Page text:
The main aim of the present study was to specify and test a structural model to examine the relationships between four psychopathy dimensions (Interpersonal Manipulation, Callous Affect, Erratic Lifestyle, and Antisocial Behavior), childhood exposure to violence, and rape myth acceptance while controlling for gender, age, sample type (prisoner vs. non-prisoner), and relationship status. Participants were a sample of non-offending adults (n = 319) recruited from the University of Security in Poznan, and a sample of prisoners (n = 129) incarcerated in Stargard Szczecinski Prison. Results indicated that the model provided a good fit for the data, and that Callous Affect and childhood exposure to violence had a significant positive effect on attitudes toward rape and rape victims. Theoretical and practical implications of our findings are discussed.
    • The role of psychopathy factors in reactive aggression within a sample of prisoners

      Debowska, Agata; Zeyrek Rios, Emek Y.; University of Chester ; University of Huddersfield (Emerald, 2014-11-11)
      Purpose - The main objective of this paper is to examine the role of four psychopathy factors (Interpersonal Manipulation, Callous Affect, Erratic Lifestyle, and Antisocial Behaviour) and the length of incarceration in reactive aggression. The predictive effect of dissatisfaction with peer relations, childhood experiences of violence, and criminal friends on reactive forms of aggressive acts is also explored. Design/methodology/approach – One hundred and twenty nine (N = 129) male prisoners incarcerated in Stargard Szczecinski Prison were recruited for the study. Cross-sectional design using self-report questionnaire of retrospective and prospective nature was utilised. Findings – Hierarchical multiple regression analysis revealed that only one psychopathy facet, Interpersonal Manipulation, forms a significant association with reactive aggression. Another accurate correlate of reactive aggression was the length of incarceration. Originality/value – The results of the present study indicate that the commonly suggested two-factor models of psychopathy may be misguided. Future studies examining the effect of psychopathy facets on aggression should consider Interpersonal Manipulation and Callous Affect as separate dimensions. Additionally, this study is the first to demonstrate that reactive aggression may be exacerbated during incarceration.
    • The role of relationship attachment in psychological adjustment to cancer in patients and caregivers: A systematic review of the literature

      Nicholls, Wendy; Hulbert-Williams, Nicholas J.; Bramwell, Ros; University of Wolverhampton ; University of Chester ; University of Chester; Department of Psychology; University of Wolverhampton; Wolverhampton UK; Department of Psychology; University of Chester; Chester UK; Department of Psychology; University of Chester; Chester UK (Wiley, 2014-08-25)
      The objective of this works is to report the results of a systematic review to evaluate the role of attachment in adjustment to cancer for patients and those close to them.
    • Safeguarding children who are exposed to Abuse Linked to Faith or Belief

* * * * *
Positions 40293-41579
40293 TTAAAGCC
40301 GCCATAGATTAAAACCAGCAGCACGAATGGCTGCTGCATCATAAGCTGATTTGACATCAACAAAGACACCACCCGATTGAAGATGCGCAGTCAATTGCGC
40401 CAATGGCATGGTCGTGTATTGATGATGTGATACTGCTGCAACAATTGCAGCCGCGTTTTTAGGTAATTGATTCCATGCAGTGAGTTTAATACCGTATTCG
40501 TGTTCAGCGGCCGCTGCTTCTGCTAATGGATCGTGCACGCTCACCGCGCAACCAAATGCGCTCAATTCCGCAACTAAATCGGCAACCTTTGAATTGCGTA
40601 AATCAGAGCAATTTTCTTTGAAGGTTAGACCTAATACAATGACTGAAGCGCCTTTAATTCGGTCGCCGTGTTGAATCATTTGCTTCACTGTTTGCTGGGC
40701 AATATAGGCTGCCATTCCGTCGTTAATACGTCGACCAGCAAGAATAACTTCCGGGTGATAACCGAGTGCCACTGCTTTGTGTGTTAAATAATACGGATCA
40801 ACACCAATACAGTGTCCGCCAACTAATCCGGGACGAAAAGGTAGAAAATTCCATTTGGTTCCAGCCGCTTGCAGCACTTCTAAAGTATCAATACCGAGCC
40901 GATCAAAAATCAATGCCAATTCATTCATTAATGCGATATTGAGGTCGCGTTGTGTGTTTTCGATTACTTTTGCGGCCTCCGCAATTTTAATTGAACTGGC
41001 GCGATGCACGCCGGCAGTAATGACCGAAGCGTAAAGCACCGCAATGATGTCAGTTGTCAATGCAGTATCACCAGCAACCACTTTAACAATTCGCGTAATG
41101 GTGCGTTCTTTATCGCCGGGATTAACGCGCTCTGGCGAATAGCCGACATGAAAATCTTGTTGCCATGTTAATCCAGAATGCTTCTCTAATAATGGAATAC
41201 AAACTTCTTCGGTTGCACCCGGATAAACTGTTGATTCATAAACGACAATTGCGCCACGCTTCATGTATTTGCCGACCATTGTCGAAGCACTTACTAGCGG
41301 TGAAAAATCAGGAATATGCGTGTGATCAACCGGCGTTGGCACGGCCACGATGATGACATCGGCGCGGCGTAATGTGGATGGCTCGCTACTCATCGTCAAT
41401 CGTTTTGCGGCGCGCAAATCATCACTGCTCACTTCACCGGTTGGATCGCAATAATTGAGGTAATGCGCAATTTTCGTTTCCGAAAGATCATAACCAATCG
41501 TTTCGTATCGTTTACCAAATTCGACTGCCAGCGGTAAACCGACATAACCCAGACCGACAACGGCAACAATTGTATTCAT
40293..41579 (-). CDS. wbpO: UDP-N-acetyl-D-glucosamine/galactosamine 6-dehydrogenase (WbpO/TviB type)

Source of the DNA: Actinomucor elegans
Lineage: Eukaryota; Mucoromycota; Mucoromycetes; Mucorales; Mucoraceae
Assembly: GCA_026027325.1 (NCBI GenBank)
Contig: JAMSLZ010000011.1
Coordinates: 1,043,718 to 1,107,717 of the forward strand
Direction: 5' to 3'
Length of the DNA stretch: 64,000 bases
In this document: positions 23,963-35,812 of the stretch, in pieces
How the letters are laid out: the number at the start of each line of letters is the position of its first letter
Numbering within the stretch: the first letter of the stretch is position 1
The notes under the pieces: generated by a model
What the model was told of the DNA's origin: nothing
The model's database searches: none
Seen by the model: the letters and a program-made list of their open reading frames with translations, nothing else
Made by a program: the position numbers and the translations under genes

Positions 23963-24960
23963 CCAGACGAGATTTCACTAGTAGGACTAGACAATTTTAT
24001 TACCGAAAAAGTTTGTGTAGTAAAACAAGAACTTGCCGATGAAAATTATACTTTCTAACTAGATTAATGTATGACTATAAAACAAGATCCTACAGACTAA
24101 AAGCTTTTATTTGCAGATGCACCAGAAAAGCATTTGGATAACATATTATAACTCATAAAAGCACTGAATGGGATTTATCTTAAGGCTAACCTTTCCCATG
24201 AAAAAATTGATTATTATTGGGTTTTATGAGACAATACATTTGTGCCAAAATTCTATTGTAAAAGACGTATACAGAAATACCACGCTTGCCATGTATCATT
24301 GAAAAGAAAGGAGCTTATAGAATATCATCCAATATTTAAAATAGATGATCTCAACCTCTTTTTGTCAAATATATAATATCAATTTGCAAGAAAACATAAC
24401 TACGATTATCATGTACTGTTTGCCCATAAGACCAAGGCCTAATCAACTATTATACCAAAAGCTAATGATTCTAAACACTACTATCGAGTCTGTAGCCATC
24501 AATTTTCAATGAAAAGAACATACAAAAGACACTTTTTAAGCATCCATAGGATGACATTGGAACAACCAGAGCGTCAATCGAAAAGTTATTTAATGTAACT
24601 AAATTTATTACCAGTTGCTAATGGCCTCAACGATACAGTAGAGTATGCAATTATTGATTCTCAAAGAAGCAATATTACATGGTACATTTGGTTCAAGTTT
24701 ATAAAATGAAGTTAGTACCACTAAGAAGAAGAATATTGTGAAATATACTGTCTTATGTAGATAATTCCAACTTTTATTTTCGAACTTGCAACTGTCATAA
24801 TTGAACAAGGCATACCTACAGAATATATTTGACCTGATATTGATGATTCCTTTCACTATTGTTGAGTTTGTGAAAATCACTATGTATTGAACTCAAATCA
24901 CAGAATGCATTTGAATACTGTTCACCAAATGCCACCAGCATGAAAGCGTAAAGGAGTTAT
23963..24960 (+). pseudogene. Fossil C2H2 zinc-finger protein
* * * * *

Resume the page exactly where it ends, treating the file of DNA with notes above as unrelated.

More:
Oakley, Lisa; University of Chester, StepsSA, Thirtyone:eight, Victoria Climbie Foundation (John Wiley & Sons, 2019-02-18)
      Cases of child abuse linked to faith or belief (CALFB) continue to be documented. However, there is limited research and understanding of CALFB. Further, there is a lack of clarity of definition. These factors then impact upon effective practice. Recognising this, the National Working Group for CALFB called for research on which to develop evidence-based practice. This paper reports on key findings from a mixed-method online survey which was completed by 1361 participants from a range of practitioner and community groups. The participants identified the importance of policy and multiagency working in this area, but they acknowledged the complexity and challenges associated with developing and implementing good practice. Recommendations from the study include a review of relevant policy to evaluate its application to CALFB, the development of faith literacy training for frontline practitioners and the creation of a space in which statutory, faith and community groups can dialogue.
    • “Safer homes”: An evaluation of a reorganization to deal with domestic Burglary within a UK police force

      Warren, Jeremy J.; Hogard, Elaine; Ellis, Roger; University of Chester (Palgrave Macmillan, 2007-07-25)
      This paper describes an evaluation of an initiative to improve performance regarding domestic burglary in a police force in the North of England. The force was not performing well in respect of domestic burglary detections and was required to make considerable changes in order to improve levels of performance. The force undertook substantial organizational restructuring to implement the scheme. The evaluation focussed on the process, outcomes and stakeholder views of the initiative. The changes had a significant effect on burglary detection rates, a moderate effect on numbers of incidents and partnership working at practitioner level, but little effect on relationships with partner agencies at a strategic level.
    • School peer counselling for bullying services as a source of social support: A study with secondary school pupils

      Boulton, Michael J.; University College Chester (Routledge, 2005)
      99 school pupils were interviewed to ascertain their views of the peer counselling for bullying service in their own school, with a focus on the issue of social support for bullying-related problems, were conducted. Three themes were addressed: willingness to use the service relative to other potential sources of support; preferred gender and age of peer counsellor; and disclosure of using the service to friends.